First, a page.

Top-20-Movies-To-Stream-on-Netflix-This-Holiday-Season-Christmas-streaming-whimsy-wise-movies-films-xmas-flicks-kids-childrens-adult-grown-ups-romantic-comediesHoliday season is movie season. At least, media advertising would lead us to believe it’s movie season. I know in the past, parents probably hauled the cabin fevered, wound up kids on Xmas break to the moving pictures to get out of the house. As a television kid, the holiday break meant hours and hours of being warmed by the glow of the cathode ray tubes. Television also became an event. Three channels assured any holiday specials became part of shared, cultural conscious. Does anyone else remember Bermuda Depths? Oh, you do too. Mysterious girl, giant, monstrous turtle, and terrible special effects. There are entire blogs devoted to this movie. It’s how I found it again.

With the teenagers absent, the blessed silence settled over my fevered, heavy chest. I tucked under the blanket to troll the Prime Instant and Netflix instant catalogs. Limited disposable funds have led me to exercise extreme prejudice when purchasing shows. I’m offended by the melodramatic drivel being touted as good television. My irritation is amplified by the cancelation of any show I find witty, interesting, and engaging. Firefly, Life, Lie To Me, Longmire….the list is long. If it’s challenging, intelligent, and thoughtful, it will be canceled.
All right, all right, I did purchase the first two of the Santa Clause movies. Running out of options, I hit upon Ragnarok. If you’re interested in Nordic culture, you know about Ragnarok….oh yeah, if you’ve seen Thor, you know Marvel’s version.

We loved The Troll Hunter. If you haven’t seen it, it’s hilarious. Completely in a Norwegian dialect with subtitles, but worth every minute. I Ragnarok-elizabeth-300x168thought I’d give this new one a shot. Spoiler alert: it’s pretty much a loose interpretation of Jurassic Park III adjusted for Nordic mythology, BUT it’s not bad. In fact, I enjoyed it. I’m not the only one. A big factor in my delight was the lead actress Sofia Helin. Multiple aspects of her presence in the movie pleased me. She’s gorgeous in a real beauty, not artificial or freakish way. Adding to her stunning appearance is an observable scar running from above her lip vertically to her chin. The Beard noticed it right off. I’ve decided I love Norwegians. One more thing, her character kicks ass. Not in a Crouching Tiger way, in a bold, strong, and determined way. She’s not helpless. She doesn’t trip and she only screams for the others to open a locked door. In fact, she saves the bumbling archeologists on several occasions. It’s worth the rehashed plot for that alone.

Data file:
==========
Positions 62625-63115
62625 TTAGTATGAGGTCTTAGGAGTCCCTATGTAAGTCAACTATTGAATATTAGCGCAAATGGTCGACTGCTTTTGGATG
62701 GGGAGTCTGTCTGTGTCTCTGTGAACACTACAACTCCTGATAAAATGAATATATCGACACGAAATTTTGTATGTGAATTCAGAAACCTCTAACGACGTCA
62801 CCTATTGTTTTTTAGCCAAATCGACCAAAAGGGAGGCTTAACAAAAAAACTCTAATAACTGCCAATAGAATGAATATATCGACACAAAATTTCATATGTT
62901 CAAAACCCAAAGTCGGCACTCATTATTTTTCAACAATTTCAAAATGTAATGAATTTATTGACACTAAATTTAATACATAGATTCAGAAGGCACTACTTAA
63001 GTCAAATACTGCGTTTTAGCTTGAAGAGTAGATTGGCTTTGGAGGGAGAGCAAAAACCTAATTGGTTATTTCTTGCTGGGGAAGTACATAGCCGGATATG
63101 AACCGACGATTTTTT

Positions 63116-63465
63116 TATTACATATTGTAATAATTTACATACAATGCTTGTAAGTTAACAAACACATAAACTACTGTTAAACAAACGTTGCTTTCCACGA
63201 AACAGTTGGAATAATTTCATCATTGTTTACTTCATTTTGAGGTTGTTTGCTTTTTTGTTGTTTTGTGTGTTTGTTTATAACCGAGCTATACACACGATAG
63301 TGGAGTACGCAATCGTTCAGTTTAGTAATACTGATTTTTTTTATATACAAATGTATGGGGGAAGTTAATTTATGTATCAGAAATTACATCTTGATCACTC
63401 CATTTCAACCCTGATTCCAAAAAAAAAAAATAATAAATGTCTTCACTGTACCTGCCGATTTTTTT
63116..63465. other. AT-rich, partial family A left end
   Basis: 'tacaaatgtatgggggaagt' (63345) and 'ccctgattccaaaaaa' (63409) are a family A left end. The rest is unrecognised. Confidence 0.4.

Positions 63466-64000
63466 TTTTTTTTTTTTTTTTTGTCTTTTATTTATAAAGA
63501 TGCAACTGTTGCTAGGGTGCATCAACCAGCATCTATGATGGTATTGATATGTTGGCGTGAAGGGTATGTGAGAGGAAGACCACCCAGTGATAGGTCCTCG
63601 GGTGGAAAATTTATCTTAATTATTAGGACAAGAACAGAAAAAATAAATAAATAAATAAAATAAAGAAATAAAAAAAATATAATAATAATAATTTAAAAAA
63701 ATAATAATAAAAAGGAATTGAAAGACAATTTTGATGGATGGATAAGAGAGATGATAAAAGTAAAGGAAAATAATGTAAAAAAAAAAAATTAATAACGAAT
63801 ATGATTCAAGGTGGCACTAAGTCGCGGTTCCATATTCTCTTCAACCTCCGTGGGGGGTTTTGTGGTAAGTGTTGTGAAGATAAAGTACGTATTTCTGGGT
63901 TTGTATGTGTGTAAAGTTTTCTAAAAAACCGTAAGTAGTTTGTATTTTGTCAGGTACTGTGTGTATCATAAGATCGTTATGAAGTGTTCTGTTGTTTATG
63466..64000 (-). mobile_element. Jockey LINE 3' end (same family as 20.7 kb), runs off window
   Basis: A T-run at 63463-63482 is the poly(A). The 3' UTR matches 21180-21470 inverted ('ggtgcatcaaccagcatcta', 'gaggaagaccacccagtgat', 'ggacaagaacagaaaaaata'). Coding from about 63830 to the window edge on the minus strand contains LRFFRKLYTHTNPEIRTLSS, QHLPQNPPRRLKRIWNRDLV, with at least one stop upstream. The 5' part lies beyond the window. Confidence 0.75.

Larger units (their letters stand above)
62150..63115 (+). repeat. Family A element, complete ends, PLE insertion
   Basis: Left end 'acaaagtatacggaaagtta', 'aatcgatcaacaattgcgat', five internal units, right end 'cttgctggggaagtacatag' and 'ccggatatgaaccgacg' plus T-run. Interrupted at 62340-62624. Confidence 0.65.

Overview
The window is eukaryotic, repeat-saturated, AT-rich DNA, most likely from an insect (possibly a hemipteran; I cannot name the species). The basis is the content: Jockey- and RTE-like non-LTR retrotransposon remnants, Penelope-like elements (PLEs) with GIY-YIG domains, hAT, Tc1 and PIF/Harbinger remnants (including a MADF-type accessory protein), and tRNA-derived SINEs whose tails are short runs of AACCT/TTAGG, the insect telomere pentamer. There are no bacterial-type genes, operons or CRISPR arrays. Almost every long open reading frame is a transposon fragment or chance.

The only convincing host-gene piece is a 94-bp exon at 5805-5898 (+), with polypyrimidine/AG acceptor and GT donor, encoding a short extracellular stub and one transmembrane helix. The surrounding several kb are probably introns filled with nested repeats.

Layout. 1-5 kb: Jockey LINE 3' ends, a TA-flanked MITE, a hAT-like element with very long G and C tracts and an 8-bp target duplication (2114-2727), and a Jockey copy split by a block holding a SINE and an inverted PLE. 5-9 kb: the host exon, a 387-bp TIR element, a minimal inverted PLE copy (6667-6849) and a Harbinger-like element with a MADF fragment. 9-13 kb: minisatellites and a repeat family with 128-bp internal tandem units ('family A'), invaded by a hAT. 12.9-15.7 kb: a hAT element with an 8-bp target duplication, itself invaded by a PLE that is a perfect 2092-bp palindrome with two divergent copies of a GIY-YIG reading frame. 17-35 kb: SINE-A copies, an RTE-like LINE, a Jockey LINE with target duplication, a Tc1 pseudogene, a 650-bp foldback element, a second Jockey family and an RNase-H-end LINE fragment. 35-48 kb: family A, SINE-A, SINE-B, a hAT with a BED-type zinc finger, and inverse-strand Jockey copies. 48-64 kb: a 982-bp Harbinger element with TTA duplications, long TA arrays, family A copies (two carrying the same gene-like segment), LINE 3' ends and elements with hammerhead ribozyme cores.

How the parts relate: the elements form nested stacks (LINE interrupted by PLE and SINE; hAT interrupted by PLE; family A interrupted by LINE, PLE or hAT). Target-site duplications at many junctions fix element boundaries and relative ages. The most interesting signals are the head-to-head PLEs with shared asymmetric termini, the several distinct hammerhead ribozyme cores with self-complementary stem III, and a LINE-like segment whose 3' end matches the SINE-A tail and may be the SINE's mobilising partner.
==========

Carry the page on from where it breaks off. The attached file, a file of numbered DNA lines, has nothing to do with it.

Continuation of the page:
As an action/thriller/techno-thriller writer who also happens to be a woman, I’ll tell you, authentic voice is important. I’d like to think ‘writing like a man’ is something we’re above, however when readers comment my action scenes seem written by a man, I’m genuinely flattered. More than flattered, downright satisfied with my application of craft. The other tricky part of writing in this genre, any genre really, is to create real women. Often women in these kinds of stories are caricatures and stereotypes.

I would say creating real people as characters, both male and female, is important. Okay, so the bumbling archeologists in Ragnarok were caricatures, but Sofia Helin’s character wasn’t. I hope all of my characters are as real to my readers as they are to me. In the meantime, hit Ragnarok on Netflix for a fun B movie.

 

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